All the signs are that this new form of betting - more complicated and more risky, but also more fun and potentially more rewarding than conventional gambling - is set to grow further in popularity. William Hill's announcement this week that it is to start offering a sports spread betting service from July onwards underlines that the practice is now increasingly finding its way into favour with the ordinary public as well.
Until now spread betting has largely been the preserve of wealthy individuals and professional City traders. The most common form it takes is betting on movements in stock markets, currencies and other financial instruments. IG Index and City Index claim some 15,000 clients, of whom around a fifth are described as active or regular users of the service.
William Hill's decision to enter the market is bound to add a further boost to a form of gambling which is certainly fun - but definitely not for the faint-hearted. The firm is the first of the big bookmaking chains to enter the field.
In conventional betting, you are betting on a specific outcome and the risk and potential reward are known in advance. In spread betting, the reverse is true: both your potential winnings and your potential losses are unknown - and in some cases may be unlimited.
Suppose you want to bet that South Africa will win the Rugby World Cup. Ignoring betting tax for the moment, in conventional betting if you bet pounds 10 at odds of 4-1, you know that you will win pounds 40 (plus the return of your stake money) if South Africa win. If your bet fails, you know that you will forfeit your stake money, but that is all.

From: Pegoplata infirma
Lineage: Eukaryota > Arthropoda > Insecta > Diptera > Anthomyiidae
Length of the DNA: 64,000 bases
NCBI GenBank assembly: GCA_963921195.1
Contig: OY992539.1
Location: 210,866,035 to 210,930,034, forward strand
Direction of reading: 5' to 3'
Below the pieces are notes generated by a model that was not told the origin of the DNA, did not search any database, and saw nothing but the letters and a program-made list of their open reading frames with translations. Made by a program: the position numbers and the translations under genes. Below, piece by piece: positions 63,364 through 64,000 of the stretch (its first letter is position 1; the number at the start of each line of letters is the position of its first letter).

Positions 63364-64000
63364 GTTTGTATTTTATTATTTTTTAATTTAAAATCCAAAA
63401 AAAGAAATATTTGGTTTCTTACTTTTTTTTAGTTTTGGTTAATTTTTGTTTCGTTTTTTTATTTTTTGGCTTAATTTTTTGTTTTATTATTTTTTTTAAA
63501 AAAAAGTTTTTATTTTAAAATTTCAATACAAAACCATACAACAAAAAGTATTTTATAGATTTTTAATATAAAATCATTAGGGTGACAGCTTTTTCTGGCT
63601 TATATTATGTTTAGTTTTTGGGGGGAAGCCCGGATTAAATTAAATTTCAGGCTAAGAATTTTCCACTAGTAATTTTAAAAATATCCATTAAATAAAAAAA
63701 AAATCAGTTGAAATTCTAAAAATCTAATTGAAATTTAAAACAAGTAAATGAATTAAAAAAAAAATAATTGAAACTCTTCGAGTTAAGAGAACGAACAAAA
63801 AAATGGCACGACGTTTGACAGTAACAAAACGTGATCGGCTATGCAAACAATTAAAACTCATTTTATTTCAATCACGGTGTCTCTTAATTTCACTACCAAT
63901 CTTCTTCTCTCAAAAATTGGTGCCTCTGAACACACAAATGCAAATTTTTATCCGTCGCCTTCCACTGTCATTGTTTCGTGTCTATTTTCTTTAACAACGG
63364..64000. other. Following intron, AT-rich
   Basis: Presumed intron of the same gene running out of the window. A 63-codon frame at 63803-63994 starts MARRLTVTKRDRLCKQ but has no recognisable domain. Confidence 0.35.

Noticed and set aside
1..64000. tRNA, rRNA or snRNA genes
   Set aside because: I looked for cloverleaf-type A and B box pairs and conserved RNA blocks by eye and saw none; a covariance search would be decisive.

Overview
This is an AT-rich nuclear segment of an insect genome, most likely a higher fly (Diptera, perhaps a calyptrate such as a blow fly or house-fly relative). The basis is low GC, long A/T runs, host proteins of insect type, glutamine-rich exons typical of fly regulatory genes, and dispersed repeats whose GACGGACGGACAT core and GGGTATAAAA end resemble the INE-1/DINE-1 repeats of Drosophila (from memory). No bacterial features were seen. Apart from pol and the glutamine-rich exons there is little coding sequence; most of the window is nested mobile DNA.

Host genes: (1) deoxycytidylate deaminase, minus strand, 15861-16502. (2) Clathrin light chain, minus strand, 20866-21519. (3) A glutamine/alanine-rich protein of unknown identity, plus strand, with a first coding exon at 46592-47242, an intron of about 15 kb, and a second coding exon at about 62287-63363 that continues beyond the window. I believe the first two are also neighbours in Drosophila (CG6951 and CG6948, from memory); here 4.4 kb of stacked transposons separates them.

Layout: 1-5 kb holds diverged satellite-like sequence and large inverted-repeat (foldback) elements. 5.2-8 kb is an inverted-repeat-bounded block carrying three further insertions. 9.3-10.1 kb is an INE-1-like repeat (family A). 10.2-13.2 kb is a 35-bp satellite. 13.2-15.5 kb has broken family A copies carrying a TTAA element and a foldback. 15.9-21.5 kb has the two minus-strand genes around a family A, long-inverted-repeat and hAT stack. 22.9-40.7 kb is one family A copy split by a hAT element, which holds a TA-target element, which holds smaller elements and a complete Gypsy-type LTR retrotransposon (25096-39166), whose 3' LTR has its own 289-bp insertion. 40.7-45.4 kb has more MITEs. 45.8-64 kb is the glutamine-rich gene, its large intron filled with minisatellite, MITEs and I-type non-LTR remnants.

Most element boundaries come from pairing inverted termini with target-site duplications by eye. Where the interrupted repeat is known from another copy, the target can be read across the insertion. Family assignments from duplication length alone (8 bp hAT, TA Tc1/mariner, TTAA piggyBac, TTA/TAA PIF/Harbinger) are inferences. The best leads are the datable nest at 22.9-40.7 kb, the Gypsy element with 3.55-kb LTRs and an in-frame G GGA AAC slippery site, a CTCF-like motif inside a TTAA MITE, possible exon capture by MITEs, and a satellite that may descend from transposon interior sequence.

In spread betting, by contrast, the bet and the range of outcomes is quite different. Taking yesterday's match between Scotland and the Ivory Coast, for example, you might have bet on Scotland's winning margin. Before the match, for example, the spread betting firms were quoting a range of 72-76 points.
The actual result was a victory for Scotland by 89-0. If you had bought the bet, you would have won pounds 13 for every pounds 1 you had bet (89 less the 76 quoted by the bookmaker). If you had sold the bet (ie gambled that Scotland would win by fewer than 72 points), you would have lost pounds 17 for every pounds 1 you had wagered (89-72=17).
The example illustates that spread betting is potentially very risky. It is definitely not a pastime for the amateur. Some of the clients of the specialist firms regularly win and lose thousands of pounds by taking a view on movements in the Footsie index and currencies.
You should not consider it unless you are both fully briefed on how it works and have sufficient resources to cater for the worst outcome. City Index and IG Index both accept bets from small-scale punters, but you have to deposit or show you have credit equivalent to 50 or 100 times the amount you are wagering.
The great attraction of spread betting is that the upside is high and that the gambler does not have to pay betting tax. The downside is that the risks are much higher.